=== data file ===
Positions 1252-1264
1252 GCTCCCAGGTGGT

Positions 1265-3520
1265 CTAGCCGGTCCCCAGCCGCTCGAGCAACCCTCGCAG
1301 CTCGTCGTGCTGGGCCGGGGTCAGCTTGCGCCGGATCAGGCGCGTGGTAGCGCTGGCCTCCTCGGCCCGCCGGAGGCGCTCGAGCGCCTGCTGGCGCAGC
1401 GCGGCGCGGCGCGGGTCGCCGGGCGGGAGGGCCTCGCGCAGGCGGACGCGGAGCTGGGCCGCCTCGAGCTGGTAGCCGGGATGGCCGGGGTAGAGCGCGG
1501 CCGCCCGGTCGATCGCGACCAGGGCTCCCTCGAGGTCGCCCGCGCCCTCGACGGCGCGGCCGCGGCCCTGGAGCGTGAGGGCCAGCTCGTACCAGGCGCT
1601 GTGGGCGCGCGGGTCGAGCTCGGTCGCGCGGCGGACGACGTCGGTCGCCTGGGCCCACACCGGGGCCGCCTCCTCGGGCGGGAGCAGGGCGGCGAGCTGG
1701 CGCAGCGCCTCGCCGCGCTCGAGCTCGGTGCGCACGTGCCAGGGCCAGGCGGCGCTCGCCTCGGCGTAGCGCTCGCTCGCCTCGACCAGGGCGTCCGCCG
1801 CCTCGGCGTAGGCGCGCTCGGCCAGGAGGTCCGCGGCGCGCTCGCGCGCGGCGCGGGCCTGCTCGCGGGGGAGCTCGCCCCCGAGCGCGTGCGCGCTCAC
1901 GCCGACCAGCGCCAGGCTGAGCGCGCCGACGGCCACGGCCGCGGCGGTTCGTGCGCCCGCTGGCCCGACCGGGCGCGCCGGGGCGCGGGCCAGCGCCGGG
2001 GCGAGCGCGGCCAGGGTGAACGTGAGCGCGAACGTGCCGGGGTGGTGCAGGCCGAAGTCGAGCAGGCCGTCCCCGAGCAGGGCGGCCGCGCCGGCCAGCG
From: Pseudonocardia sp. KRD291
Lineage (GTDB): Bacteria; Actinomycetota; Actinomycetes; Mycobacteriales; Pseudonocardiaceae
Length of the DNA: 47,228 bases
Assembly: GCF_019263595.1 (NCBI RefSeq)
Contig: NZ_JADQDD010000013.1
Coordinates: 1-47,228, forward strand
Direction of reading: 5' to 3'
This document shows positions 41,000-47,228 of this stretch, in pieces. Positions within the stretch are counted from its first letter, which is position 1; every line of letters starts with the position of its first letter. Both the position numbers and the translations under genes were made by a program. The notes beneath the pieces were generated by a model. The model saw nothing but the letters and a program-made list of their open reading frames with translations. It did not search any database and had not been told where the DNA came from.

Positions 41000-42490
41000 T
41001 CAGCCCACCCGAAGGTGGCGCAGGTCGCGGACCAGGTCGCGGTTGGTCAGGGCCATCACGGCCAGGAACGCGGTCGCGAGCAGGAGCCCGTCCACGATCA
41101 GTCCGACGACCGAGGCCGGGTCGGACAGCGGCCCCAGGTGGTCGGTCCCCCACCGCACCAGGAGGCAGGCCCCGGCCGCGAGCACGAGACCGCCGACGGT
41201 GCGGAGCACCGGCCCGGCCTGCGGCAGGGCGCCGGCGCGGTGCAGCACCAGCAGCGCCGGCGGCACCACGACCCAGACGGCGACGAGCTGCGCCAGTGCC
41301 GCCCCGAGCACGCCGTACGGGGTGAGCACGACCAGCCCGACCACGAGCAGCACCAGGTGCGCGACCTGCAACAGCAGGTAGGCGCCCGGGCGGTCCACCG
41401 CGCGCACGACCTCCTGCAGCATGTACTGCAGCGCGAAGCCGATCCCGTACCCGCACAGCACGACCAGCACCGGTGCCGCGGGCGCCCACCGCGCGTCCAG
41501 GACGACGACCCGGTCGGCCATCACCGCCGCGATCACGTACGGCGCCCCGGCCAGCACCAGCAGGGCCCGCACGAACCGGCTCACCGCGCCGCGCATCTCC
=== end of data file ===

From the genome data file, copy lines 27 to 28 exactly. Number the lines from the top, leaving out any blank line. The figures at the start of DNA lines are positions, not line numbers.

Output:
41401 CGCGCACGACCTCCTGCAGCATGTACTGCAGCGCGAAGCCGATCCCGTACCCGCACAGCACGACCAGCACCGGTGCCGCGGGCGCCCACCGCGCGTCCAG
41501 GACGACGACCCGGTCGGCCATCACCGCCGCGATCACGTACGGCGCCCCGGCCAGCACCAGCAGGGCCCGCACGAACCGGCTCACCGCGCCGCGCATCTCC